Natural Science and Engineering Research Council of Canada  326415-07 

Western Economic Diversification Canada  6578  6807  000012711 

Canada Foundation for Infrastructure  

Available from: 2018-01-16 Created: 2018-01-16 Last updated: 2018-08-16Bibliographically approved
Elgh-Dalgren, K., Arwidsson, Z., Ribé, V., Waara, S., von Kronhelm, T. & van Hees, P. A. W. (2011). Bioremediation of a soil industrially contaminated by wood preservatives: degradation of polycyclic aromatic hydro­carbons and monitoring of coupled arsenic distribution. Water, Air and Soil Pollution, 214(1-4), 275-285
Open this publication in new window or tab >>Bioremediation of a soil industrially contaminated by wood preservatives: degradation of polycyclic aromatic hydro­carbons and monitoring of coupled arsenic distribution
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2011 (English)In: Water, Air and Soil Pollution, ISSN 0049-6979, E-ISSN 1573-2932, Vol. 214, no 1-4, p. 275-285Article in journal (Refereed) Published
Abstract [en]

Two commercially available aerobic bioremediation methods (Daramend® and BioSan) were utilized to study the aerobic biodegradation of polycyclic aro­matic hydrocarbons (PAH) and the effect of the simultaneously present arsenic. The soil was collected at an old wood preservation site and the initial PAH16-concentration was 46 mg/kg, with mainly high molecular weight congeners. The As-concentration was105 mg/kg with low availability as assessed with se­quential extraction. To enahce the availability of PAH, the effect of a non-ionic surfactant was evaluated. Degradation of both low and high molecular weight PAH was observed, however after 30 weeks, the degradation was generally low and no treatment was significantly better than the others. The treatments had, on the other hand, an effect on As-distribution, with increased As-concentra­tion in the available fraction after treatment. This may be due to both the mi­crobial activity and the presence of anoxic micro sites in the soil. The overall efficiency of the biological treatment was further evaluated using the standar­dized ecotoxicity test utilizing Vibrio fischeri (Microtox®). The toxicity test demonstrated that the bioremediation led to an increase in toxicity, especially in treatments receiving surfactant. The surfactant implied an increase in conta­minant availability but also a decrease in surface tension, which might have contributed to the overall toxicity increase.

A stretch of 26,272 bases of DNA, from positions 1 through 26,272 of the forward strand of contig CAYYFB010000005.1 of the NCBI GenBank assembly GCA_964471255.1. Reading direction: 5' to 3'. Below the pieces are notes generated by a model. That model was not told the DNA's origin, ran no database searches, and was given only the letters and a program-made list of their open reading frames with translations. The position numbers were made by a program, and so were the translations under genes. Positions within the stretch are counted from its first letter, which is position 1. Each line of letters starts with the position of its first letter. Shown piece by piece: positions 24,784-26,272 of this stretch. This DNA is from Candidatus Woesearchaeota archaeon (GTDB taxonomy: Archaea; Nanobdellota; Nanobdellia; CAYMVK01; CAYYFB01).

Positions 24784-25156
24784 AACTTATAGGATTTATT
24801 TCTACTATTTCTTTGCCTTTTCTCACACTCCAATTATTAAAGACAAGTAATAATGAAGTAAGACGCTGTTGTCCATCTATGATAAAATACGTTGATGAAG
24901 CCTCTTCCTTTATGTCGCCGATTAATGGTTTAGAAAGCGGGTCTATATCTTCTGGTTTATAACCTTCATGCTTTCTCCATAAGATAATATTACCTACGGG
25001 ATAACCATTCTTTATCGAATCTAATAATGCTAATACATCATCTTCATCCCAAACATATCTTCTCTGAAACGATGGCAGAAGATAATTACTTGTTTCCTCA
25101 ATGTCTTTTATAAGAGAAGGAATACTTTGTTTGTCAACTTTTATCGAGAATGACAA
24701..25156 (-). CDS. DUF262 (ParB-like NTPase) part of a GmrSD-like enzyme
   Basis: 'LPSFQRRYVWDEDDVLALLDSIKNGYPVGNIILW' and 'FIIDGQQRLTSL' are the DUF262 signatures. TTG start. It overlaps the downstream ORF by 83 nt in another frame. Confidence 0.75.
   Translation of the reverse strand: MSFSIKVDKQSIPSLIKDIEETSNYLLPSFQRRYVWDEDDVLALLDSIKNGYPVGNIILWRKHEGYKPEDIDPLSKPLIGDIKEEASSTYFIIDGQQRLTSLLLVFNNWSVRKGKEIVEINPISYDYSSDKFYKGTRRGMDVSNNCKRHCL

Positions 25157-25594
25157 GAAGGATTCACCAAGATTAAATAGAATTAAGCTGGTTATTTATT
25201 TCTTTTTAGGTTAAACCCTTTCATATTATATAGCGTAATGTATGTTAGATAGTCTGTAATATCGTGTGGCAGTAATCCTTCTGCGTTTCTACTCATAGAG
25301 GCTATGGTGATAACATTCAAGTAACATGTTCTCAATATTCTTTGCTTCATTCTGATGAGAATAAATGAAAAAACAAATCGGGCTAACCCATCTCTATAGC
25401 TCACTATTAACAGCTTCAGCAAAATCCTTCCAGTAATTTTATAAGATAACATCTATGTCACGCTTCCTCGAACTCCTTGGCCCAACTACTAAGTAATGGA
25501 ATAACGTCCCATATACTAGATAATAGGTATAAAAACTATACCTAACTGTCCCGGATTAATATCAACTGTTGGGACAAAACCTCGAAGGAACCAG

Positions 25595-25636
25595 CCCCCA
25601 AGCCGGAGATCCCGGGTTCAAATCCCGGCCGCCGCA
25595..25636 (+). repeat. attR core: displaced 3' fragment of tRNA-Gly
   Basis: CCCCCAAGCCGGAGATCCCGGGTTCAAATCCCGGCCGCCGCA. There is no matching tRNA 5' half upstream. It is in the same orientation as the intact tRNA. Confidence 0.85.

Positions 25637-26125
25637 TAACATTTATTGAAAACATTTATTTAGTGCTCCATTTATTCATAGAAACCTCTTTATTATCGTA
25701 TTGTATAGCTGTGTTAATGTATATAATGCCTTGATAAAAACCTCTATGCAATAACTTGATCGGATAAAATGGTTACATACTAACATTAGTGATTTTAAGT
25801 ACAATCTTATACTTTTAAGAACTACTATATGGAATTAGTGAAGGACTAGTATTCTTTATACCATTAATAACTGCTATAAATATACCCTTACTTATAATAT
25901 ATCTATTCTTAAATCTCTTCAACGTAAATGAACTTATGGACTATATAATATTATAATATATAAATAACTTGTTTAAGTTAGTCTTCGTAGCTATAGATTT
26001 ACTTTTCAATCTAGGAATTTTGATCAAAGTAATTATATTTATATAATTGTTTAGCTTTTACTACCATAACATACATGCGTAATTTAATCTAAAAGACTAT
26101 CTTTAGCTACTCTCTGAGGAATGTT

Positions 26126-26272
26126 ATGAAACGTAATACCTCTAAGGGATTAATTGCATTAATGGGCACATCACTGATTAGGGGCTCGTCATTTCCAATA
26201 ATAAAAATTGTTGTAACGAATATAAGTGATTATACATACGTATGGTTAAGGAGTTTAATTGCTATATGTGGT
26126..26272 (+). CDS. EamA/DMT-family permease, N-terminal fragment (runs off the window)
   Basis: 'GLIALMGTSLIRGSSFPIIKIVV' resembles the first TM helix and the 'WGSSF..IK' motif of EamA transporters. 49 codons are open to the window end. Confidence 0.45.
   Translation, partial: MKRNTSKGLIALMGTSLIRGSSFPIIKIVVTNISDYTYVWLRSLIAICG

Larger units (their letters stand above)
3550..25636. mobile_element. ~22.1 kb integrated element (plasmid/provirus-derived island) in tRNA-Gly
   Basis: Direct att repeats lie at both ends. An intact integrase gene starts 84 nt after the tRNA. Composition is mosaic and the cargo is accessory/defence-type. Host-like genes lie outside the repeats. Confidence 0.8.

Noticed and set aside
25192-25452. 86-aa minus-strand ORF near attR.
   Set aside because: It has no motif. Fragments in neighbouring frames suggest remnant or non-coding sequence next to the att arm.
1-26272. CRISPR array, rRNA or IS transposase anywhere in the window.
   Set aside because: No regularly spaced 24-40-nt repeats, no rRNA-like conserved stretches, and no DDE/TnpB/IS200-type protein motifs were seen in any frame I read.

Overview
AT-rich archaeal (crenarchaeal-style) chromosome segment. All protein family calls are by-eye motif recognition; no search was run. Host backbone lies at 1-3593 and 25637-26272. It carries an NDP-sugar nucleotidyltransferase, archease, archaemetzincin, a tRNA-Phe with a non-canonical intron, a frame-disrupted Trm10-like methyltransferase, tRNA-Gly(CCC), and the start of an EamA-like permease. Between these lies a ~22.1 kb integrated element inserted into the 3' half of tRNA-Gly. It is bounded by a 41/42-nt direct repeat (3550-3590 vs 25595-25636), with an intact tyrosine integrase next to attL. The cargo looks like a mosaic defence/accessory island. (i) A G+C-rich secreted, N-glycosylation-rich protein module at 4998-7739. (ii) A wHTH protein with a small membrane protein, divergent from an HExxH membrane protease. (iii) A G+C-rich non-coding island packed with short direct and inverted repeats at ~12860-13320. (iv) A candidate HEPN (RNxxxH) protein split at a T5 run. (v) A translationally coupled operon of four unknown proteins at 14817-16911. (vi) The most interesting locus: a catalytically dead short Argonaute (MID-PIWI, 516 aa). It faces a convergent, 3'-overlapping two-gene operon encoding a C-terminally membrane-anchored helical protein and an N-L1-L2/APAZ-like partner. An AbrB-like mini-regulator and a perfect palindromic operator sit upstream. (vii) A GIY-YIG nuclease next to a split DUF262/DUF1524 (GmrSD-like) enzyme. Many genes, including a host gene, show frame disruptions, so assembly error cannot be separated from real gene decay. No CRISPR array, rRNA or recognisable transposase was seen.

Place, publisher, year, edition, pages
Springer Netherlands, 2011
Keywords
Arsenic, Bioremediation, Microtox®, PAH, Surfactant
National Category
Environmental Sciences
Research subject
Enviromental Science
Identifiers
urn:nbn:se:oru:diva-7991 (URN)10.1007/s11270-010-0422-0 (DOI)000285468800023 ()2-s2.0-78650592420 (Scopus ID)
Available from: 2009-09-23 Created: 2009-09-23 Last updated: 2018-04-18Bibliographically approved
Elgh-Dalgren, K., Düker, A., Arwidsson, Z., von Kronhelm, T. & van Hees, P. A. W. (2011). Re-cycling of remediated soil: evaluation of leaching tests as tools for characterization. Waste Management, 31(2), 215-224
Open this publication in new window or tab >>Re-cycling of remediated soil: evaluation of leaching tests as tools for characterization